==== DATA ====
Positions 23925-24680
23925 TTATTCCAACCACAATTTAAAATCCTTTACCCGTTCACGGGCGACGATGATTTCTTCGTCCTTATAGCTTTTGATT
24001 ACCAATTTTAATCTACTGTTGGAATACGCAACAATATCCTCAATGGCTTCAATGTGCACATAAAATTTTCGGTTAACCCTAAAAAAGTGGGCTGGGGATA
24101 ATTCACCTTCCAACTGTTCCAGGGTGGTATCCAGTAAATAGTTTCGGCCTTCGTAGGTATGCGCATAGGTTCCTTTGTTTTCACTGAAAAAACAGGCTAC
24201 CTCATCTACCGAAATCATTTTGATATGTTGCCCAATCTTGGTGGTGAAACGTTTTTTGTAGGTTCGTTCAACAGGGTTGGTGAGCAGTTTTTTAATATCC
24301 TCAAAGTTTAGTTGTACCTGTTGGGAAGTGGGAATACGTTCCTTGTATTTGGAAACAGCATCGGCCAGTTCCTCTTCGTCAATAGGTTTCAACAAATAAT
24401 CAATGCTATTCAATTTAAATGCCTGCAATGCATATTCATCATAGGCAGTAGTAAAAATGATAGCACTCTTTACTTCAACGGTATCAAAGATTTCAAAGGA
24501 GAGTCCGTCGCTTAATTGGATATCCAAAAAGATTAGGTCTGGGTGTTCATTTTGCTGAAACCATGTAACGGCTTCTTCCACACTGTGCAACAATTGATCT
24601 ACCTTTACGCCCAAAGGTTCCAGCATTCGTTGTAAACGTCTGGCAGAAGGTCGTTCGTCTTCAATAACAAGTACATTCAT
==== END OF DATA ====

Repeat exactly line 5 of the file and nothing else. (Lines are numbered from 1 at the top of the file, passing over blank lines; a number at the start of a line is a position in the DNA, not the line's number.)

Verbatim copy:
24201 CTCATCTACCGAAATCATTTTGATATGTTGCCCAATCTTGGTGGTGAAACGTTTTTTGTAGGTTCGTTCAACAGGGTTGGTGAGCAGTTTTTTAATATCC